9. And for a guy who allegedly spent some part of his military career doing space work one would think you’d be more tuned to the science more than being a cynic. Two things about global warming.. or the possibility of it…

            1. There is no way I can possibly fathom all the scientists in the world that are endeavoring to call attention to the inevitable global warming (more on that concept in #2) are risking their careers, much less their personal ethics, for some payoff. Makes absolutely no common sense.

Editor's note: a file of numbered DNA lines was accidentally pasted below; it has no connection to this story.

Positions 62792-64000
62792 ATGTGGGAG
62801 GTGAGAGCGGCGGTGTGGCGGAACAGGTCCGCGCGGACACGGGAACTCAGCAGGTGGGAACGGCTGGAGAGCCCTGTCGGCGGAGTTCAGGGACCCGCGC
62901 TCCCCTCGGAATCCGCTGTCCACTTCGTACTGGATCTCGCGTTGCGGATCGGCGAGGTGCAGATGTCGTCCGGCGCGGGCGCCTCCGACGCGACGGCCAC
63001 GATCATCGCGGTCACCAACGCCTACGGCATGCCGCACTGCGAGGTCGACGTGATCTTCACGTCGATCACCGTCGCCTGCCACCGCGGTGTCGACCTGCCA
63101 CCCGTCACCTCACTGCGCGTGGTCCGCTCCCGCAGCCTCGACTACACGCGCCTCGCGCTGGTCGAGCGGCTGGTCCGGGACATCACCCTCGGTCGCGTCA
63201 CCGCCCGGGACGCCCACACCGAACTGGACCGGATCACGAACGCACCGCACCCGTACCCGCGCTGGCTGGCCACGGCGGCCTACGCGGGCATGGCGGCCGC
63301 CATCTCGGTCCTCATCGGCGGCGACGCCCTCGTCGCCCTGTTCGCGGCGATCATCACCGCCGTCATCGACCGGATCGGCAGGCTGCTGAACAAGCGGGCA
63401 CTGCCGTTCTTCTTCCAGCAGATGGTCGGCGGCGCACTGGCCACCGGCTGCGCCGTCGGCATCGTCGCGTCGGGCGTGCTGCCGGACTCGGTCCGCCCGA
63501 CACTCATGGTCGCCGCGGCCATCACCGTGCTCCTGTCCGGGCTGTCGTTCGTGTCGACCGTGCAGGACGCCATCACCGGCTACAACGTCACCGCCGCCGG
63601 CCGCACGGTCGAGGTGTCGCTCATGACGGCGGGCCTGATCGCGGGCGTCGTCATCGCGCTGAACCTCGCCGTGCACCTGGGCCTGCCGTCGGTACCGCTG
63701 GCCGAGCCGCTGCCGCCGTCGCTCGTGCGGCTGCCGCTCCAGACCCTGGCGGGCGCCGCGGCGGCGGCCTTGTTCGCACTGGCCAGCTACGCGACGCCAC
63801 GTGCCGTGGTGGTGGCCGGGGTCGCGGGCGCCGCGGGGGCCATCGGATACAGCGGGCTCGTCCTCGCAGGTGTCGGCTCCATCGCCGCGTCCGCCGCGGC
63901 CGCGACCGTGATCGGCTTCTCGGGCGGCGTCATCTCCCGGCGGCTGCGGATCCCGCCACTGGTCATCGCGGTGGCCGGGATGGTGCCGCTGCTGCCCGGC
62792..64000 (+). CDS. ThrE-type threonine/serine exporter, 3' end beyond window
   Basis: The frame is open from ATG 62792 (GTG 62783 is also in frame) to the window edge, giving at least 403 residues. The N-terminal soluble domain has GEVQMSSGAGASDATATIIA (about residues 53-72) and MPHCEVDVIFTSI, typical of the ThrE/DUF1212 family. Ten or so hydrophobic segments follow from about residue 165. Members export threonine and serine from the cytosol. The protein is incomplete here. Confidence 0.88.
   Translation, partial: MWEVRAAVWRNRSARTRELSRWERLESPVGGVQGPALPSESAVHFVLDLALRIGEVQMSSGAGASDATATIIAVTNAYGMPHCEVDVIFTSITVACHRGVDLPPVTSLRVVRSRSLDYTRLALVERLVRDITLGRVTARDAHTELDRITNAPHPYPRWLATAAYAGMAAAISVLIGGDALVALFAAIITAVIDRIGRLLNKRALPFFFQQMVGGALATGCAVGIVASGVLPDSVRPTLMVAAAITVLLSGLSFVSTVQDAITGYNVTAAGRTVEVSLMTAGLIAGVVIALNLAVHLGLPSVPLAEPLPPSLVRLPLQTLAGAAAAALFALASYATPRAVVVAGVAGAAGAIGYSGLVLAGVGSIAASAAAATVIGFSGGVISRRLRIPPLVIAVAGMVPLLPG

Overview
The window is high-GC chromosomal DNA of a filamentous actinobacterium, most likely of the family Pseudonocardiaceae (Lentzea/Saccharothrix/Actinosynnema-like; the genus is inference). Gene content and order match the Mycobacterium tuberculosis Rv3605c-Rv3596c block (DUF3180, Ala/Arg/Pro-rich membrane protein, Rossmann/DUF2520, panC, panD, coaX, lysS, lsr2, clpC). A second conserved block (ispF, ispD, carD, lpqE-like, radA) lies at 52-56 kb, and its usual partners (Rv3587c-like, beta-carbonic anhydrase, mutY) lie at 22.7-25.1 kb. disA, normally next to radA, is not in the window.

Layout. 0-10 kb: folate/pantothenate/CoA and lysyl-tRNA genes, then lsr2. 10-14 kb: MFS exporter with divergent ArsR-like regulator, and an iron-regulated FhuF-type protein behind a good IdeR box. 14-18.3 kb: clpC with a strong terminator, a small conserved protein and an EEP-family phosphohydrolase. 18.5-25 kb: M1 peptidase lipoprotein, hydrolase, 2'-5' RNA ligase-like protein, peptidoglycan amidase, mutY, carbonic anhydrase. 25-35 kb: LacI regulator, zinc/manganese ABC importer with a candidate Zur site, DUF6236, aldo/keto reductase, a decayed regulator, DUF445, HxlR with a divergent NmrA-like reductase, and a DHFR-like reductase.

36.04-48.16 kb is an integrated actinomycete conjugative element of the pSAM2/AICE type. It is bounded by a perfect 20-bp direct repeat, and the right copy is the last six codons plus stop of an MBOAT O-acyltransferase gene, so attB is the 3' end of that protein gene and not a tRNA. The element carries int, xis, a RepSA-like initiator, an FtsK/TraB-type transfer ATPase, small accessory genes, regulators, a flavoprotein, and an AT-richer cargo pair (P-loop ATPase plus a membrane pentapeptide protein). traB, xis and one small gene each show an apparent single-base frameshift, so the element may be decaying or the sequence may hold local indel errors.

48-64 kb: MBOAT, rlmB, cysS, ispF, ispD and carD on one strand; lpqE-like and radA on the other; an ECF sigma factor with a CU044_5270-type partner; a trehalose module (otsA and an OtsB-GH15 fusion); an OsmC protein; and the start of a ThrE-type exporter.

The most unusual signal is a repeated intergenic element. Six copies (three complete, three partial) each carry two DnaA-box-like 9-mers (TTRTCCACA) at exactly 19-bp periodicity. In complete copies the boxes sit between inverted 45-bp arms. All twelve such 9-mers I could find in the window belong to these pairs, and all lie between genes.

2. The “inevitable” global warming? I don’t need a scientist to tell me that possibility exists or will exist soon. Your basic general science class in school teaches the geologic history of the planet and the epochs of weather changes with the changing solar system the Earth has experienced, how man-made pollution can affect climate, human living consuming natural resources and the logic that spewing toxins into the air might not be a good thing for future generations. Our biggest threat right now is our rapid human population growth making us consume and dispose of far more garbage and poison gases into the air and into the oceans. You might suggest that all these alleged weather changes and melting ice caps and sea level changes are all some cyclical thing… and all our garbage plastic will sooner or later dissolve away in a couple hundred years. Seems to me we might want to clean up our own home planet if for no other reason. Although breathing in polluted air might lead to health issues…. but insurance companies will cover that… and not new tax dollars… which is the whole argument against global warming.. right?